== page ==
http://iso.qa.ubuntu.com/qatracker/reports/bugs/1205397

tags: added: iso-testing
Brian Murray (brian-murray) wrote :

I noticed this in syslog:

Jul 26 13:45:39 lubuntu kernel: [ 15.163548] Adding 513168k swap on /dev/zram0. Priority:5 extents:1 across:513168k SSFS

tags: added: trusty
tags: added: utopic
tags: added: lubuntu
summary: - encrypted install fails because unsafe swap is detected
+ encrypted install fails because unsafe swap (zram) is detected
Changed in ubiquity (Ubuntu):
importance: Undecided → Medium
Anonymous (hurr1214) wrote :

(No idea if posting to the right place, hopefully someone, somewhere out there gets some use out of this. It's far too rare for me to go back and actually post solutions to problems I had and fixed..)

I had the same problem, there's definitely something wrong with the installer (I was trying to set up 14.04 with encrypted partitions on different drives, with / on my small SSD and /home /usr /tmp /var and swap on my HDD). But I played around with it, restarted the installer/rebooted a number of times, and here's how you work around it:

It's the ordering. It can't cope with setting swap as an encrypted partition and then creating another partition after that. So, set up all your actual partitions, including your encrypted containers first. I believe it necessary to include an encrypted partition for swap, so make sure to make one of suitable size for it. Don't know if relevant, but I happened to pick all logical partitions and that worked.

Once you have them all set up, THEN, and only then pin them to actual mount points (setting this straight away will result in a crash). I started with swap and then moved on to /home and so on.

Now you have your encrypted partitions, and you don't have to forgo swap with swapoff!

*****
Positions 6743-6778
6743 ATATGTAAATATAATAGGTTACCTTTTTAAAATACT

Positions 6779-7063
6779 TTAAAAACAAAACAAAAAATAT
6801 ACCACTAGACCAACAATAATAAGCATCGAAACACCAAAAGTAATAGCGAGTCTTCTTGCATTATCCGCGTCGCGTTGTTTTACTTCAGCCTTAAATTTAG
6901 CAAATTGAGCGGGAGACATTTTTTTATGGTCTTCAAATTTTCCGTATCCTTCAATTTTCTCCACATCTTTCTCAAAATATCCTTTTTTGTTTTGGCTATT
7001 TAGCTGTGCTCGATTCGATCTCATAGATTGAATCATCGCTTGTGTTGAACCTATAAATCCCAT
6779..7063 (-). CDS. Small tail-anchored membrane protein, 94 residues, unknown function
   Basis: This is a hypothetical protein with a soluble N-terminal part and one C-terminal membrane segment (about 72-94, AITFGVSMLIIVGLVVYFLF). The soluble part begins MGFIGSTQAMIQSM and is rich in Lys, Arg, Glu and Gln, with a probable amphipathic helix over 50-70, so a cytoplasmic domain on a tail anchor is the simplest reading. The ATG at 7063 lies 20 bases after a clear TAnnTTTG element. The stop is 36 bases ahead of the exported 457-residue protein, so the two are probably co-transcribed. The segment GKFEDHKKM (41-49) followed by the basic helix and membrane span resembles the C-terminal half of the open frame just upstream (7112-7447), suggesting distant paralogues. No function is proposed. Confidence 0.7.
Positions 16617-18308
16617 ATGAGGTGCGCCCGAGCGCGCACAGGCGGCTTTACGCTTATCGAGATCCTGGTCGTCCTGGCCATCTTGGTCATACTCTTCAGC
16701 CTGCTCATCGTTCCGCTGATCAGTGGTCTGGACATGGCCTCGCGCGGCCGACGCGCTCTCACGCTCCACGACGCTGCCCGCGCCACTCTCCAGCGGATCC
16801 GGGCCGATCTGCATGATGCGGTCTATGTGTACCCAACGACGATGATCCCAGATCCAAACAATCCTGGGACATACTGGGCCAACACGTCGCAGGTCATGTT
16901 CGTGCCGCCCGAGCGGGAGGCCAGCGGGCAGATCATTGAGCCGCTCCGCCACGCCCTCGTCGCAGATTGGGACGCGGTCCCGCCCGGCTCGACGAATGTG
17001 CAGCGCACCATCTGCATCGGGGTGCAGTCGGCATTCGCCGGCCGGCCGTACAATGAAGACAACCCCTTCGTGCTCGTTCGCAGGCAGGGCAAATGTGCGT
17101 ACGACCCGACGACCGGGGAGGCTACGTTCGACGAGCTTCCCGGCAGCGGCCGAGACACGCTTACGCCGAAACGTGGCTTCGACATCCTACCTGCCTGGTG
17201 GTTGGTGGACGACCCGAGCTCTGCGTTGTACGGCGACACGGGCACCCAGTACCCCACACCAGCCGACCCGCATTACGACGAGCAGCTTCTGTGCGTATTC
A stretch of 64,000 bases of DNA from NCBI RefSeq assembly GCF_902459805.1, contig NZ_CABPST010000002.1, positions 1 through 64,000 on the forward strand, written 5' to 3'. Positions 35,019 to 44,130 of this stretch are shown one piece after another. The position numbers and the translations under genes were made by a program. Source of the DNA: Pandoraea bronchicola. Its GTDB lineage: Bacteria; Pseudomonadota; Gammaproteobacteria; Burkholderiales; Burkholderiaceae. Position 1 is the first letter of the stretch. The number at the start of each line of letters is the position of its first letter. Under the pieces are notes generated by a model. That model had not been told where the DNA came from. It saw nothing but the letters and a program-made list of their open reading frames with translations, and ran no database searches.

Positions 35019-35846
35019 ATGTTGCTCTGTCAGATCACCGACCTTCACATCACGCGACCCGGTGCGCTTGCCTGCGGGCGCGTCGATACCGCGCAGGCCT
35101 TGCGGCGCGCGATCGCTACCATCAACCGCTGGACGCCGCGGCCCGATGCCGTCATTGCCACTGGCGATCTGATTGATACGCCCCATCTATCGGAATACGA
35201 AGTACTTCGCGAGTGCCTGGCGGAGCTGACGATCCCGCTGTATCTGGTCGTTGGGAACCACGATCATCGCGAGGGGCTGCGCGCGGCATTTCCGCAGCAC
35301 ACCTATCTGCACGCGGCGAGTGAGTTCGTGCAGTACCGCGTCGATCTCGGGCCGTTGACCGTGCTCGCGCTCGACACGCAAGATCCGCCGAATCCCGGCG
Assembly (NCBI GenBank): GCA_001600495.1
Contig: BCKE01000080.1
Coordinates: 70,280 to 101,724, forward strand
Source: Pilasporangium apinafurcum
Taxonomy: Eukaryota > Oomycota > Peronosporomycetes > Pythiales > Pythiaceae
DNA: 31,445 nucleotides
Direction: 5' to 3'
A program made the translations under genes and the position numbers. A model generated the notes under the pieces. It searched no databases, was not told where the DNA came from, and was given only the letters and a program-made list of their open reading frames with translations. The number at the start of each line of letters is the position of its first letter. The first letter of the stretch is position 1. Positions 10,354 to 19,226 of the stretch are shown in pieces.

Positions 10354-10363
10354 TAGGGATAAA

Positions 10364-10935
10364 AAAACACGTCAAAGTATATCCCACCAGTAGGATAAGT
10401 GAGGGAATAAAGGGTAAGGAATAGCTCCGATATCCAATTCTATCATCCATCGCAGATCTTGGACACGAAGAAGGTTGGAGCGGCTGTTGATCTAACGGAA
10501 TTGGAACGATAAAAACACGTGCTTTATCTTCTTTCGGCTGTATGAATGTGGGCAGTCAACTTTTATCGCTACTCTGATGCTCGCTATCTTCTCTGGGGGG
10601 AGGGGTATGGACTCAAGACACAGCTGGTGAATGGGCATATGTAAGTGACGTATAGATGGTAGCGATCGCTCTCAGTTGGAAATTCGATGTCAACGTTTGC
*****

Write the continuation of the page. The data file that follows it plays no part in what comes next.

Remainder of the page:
Mike Chelen (mchelen) wrote :

Same bug still exists in 14.10, the workaround from #8 is what I used to complete install.

Joe (joec4204) wrote :

Yes, I ran into this problem again when attempting a install of 14.10 using my (encrypted) 14.04 partitions. Very frustrating since it takes 5+ minutes per iteration after you quit and try something different. The problem seems worse -- I tried at least 5 or 6 different variations before finally being able to complete the install. Even though I would run "sudo swapoff --all" (from the terminal, from a virtual console), I'd still get the error. I tried deleting my existing partitions and creating new partitions.

The problem seems worse (or perhaps it's an additional problem) -- there were several times that I was trying the approach from comment #11 and not setting mount points until the end, but then the problem was that after I created one physical volume for encryption, the installer would hang when I created the second. (One partition for swap, one for /, in addition to the unencrypted /boot partition).

In the end, the solution I came up with was to create a partition for swap but not to use it at all. (I.e., an install with no swap). Now that the install completed, I'll go back and set up that partition to be swap after the fact. This will probably be better anyway -- I'll be able to set it up so that it uses a random key for swap encryption so I only need to type one passphrase to boot. (Which is fine since I never do a hibernate anyway.)